Alkaloids from Amphibian Skin: A Tabulation of Over Eight-Hundred Compounds
journal contributionposted on 28.10.2005, 00:00 by John W. Daly, Thomas F. Spande, H. Martin Garraffo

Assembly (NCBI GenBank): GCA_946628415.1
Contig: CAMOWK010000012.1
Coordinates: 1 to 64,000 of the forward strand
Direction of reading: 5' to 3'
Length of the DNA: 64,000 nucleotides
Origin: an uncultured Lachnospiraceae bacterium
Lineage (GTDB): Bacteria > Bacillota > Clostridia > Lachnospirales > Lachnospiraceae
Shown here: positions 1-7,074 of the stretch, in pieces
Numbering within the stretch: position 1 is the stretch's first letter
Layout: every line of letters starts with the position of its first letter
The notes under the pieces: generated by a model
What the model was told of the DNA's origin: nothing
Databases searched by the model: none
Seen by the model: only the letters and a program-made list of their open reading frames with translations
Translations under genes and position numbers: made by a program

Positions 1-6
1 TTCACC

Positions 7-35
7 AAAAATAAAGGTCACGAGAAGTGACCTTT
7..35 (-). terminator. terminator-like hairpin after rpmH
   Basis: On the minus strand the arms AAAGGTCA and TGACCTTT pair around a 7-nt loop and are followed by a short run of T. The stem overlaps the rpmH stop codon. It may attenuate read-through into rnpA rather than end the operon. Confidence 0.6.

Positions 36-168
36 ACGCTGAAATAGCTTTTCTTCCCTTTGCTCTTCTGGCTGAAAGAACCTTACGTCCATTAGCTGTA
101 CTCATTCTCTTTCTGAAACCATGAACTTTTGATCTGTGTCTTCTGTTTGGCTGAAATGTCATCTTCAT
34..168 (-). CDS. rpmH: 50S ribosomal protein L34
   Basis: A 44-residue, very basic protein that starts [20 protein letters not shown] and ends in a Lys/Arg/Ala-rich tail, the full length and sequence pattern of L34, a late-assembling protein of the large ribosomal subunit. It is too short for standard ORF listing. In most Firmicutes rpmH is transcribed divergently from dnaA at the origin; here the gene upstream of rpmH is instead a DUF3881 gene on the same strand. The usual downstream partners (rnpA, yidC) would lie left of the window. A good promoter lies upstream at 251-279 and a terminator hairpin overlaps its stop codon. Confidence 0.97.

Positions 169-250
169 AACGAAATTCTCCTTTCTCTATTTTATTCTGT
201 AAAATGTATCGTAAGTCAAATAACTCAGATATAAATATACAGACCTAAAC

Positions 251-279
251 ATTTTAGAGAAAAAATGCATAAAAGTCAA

A diverse array of biologically active, lipid-soluble alkaloids have been discovered in amphibian skin. Such alkaloids include the following: the steroidal samandarines from salamanders, the batrachotoxins, histrionicotoxins, gephyrotoxins, and epibatidine from neotropical poison frogs (Dendrobatidae), the pumiliotoxins, allopumiliotoxins, homopumiliotoxins, and decahydroquinolines from certain genera of anurans from four families (Dendrobatidae, Mantellidae, Bufonidae, and Myobatrachidae), a variety of izidines (pyrrolizidines, indolizidines, quinolizidines, lehmizidines), pyrrolidines, piperidines, various tricyclics (related in structures to the coccinellines), and spiropyrrolizidines from the first three of these four families, the pseudophrynamines from one genus of Australian frogs, and a variety of unclassified alkaloids as yet of undetermined structure. With the exception of the samandarines and the pseudophrynamines, all alkaloids appear to be derived from dietary sources. Although only a few of the over 800 amphibian skin alkaloids have been detected in arthropods, putative arthropod sources for the batrachotoxins and coccinelline-like tricyclics (beetles), the pumiliotoxins (ants, mites), the decahydroquinolines, izidines, pyrrolidines, and piperidines (ants), and the spiropyrrolizidines (millipedes) have been discovered. Ants are likely sources for histrionicotoxins, lehmizidines, and tricyclic gephyrotoxins. Epibatidines represent an important alkaloid class without a putative dietary source. The structures for many of these alkaloids have been rigorously established, while the structures of others represent tentative proposals, based only on mass spectral and FTIR spectral data, along with analogies to structures of well-defined alkaloids.